“I received great suggestions and encouraging feedback from Bootcamp classmates, which gives me a lot of confidence in promoting Geoweaver in a larger audience. One wonderful suggestion successfully pulled me away from the world view of a technical engineer and threw me into a position where I can overview the entire map around Geoweaver. Based on that, I adjusted the project goal into a smaller but more sustainable one.”
In January 2019, ESIP members gathered in Bethesda, Maryland for their annual Winter Meeting. SGCI’s Mike Zentner moderated a panel featuring members of the ESIP Bootcamp cohort. Zentner kicked off the presentation by providing an introduction to SGCI and the Bootcamp, and then five of the teams who participated in the Bootcamp presented their Pitch Decks, which is the culminating activity in the Bootcamp that includes customized Napkin Drawings (see picture below for an example), value propositions, current market landscapes, target audiences, financial models, and 3 and 6-month goals, all based on concepts borrowed from entrepreneurship. The presentation was followed by the panel discussion, with questions that focused on some of the results of the work done during Bootcamp and their applicability in a broader sense to sustainable data infrastructures and repositories.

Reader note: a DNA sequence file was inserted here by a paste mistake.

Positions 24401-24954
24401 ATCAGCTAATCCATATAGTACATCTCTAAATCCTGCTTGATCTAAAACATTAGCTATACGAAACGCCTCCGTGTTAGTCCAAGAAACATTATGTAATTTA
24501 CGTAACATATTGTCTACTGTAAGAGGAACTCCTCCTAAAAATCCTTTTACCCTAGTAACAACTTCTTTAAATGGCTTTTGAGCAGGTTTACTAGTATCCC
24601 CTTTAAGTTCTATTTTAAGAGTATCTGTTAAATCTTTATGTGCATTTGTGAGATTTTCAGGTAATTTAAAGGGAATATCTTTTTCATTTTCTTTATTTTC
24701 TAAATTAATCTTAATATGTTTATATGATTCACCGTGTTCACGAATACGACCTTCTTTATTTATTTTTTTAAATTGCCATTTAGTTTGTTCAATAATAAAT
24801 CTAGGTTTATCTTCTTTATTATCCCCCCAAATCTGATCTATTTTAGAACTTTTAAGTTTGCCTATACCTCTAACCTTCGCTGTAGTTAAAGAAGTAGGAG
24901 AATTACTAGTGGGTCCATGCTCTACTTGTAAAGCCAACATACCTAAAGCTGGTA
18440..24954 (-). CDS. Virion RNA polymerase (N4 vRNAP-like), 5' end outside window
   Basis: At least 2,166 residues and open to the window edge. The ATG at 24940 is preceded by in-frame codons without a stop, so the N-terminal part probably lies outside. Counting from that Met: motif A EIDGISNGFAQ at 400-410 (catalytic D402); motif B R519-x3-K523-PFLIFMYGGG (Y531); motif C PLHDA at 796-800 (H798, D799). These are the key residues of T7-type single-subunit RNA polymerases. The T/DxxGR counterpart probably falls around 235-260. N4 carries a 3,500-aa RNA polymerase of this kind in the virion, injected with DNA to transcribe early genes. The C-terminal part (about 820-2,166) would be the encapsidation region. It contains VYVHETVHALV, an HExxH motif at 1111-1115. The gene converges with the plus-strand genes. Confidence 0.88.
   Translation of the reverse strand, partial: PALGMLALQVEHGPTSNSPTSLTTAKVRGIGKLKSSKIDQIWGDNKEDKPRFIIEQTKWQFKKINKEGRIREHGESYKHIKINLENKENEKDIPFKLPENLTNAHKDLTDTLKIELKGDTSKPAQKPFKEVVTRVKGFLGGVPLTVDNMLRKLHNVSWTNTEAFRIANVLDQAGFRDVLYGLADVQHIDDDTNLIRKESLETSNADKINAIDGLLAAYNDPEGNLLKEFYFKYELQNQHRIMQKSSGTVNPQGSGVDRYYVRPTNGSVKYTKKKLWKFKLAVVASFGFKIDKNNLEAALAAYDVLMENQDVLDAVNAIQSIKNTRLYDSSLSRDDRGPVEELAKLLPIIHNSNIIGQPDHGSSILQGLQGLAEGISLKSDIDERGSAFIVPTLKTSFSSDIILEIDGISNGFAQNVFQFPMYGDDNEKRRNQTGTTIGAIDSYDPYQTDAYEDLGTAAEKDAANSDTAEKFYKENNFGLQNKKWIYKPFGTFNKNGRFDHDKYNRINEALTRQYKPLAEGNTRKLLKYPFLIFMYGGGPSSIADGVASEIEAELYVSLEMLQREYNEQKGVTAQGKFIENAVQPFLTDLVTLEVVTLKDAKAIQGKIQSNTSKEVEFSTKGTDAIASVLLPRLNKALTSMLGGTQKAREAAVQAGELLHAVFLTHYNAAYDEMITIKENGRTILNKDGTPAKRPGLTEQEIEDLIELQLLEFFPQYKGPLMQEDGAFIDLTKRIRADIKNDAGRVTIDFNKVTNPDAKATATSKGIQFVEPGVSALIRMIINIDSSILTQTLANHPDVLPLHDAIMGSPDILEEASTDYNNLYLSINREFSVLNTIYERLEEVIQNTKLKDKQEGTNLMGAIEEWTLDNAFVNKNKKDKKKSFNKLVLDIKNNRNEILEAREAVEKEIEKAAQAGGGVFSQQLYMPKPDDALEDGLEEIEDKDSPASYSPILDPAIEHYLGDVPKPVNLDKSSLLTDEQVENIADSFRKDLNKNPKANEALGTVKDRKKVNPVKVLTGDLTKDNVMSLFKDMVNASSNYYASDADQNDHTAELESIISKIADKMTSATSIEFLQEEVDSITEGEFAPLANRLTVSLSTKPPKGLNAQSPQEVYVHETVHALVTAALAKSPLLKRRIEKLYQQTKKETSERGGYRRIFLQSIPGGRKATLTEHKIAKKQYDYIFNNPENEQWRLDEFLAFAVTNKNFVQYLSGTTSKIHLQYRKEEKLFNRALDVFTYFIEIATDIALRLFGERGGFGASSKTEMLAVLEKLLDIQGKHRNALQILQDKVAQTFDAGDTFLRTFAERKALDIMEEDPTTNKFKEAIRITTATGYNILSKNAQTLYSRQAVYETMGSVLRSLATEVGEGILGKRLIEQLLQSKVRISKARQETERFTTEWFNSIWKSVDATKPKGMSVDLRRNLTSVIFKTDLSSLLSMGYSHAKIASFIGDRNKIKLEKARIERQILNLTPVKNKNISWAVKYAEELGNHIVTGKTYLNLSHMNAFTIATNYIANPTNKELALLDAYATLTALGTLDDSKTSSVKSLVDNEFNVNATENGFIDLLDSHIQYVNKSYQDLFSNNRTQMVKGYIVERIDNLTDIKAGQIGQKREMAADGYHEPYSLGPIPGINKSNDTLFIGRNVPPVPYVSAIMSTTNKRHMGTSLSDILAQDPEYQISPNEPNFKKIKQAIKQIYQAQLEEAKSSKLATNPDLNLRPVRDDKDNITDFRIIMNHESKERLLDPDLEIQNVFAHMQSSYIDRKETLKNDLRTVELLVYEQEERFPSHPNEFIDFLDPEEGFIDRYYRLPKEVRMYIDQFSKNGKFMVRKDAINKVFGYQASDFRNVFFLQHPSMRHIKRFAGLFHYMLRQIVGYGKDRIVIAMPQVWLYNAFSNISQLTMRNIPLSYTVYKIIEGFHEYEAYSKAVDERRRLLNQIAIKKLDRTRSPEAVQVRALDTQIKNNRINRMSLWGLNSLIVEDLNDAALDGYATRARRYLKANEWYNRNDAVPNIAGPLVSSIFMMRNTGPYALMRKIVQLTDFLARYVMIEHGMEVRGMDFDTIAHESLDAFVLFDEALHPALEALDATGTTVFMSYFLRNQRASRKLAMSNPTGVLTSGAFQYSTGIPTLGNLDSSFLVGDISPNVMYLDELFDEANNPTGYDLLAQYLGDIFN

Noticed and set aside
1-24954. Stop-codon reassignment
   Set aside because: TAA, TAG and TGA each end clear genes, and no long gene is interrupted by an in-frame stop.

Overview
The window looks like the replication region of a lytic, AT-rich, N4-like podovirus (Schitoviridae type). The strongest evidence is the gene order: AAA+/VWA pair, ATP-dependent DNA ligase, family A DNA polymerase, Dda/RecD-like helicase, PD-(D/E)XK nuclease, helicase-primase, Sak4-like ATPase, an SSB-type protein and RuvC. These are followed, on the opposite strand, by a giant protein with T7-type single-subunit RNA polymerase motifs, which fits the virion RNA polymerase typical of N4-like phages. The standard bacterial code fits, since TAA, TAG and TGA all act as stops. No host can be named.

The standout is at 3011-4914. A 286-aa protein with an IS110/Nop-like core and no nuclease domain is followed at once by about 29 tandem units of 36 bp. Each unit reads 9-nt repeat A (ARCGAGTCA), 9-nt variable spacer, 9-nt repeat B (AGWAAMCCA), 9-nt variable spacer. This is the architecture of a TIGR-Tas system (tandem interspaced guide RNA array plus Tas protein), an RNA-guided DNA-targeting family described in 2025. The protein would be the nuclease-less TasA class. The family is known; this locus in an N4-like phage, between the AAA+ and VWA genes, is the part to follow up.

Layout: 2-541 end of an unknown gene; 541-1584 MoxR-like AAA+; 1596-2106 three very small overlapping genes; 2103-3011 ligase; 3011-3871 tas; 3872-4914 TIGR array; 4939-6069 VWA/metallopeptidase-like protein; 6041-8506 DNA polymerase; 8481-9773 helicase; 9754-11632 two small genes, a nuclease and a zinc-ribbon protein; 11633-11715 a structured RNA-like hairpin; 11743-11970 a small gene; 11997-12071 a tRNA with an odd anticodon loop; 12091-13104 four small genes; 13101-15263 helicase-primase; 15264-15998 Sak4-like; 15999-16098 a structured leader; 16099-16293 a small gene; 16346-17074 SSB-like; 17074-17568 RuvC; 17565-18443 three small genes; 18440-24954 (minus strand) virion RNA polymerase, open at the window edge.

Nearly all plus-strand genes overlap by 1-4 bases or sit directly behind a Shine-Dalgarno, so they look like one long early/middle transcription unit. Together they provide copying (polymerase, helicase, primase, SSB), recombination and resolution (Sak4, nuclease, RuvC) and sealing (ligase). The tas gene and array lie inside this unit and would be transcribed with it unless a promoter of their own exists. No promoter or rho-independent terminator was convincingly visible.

We look forward to further collaboration with ESIP, especially as they begin to expand into building more gateways that require advanced cyberinfrastructure support. Likewise, SGCI can benefit from ESIP’s many resources and, in particular, their 20 years of experience in community building.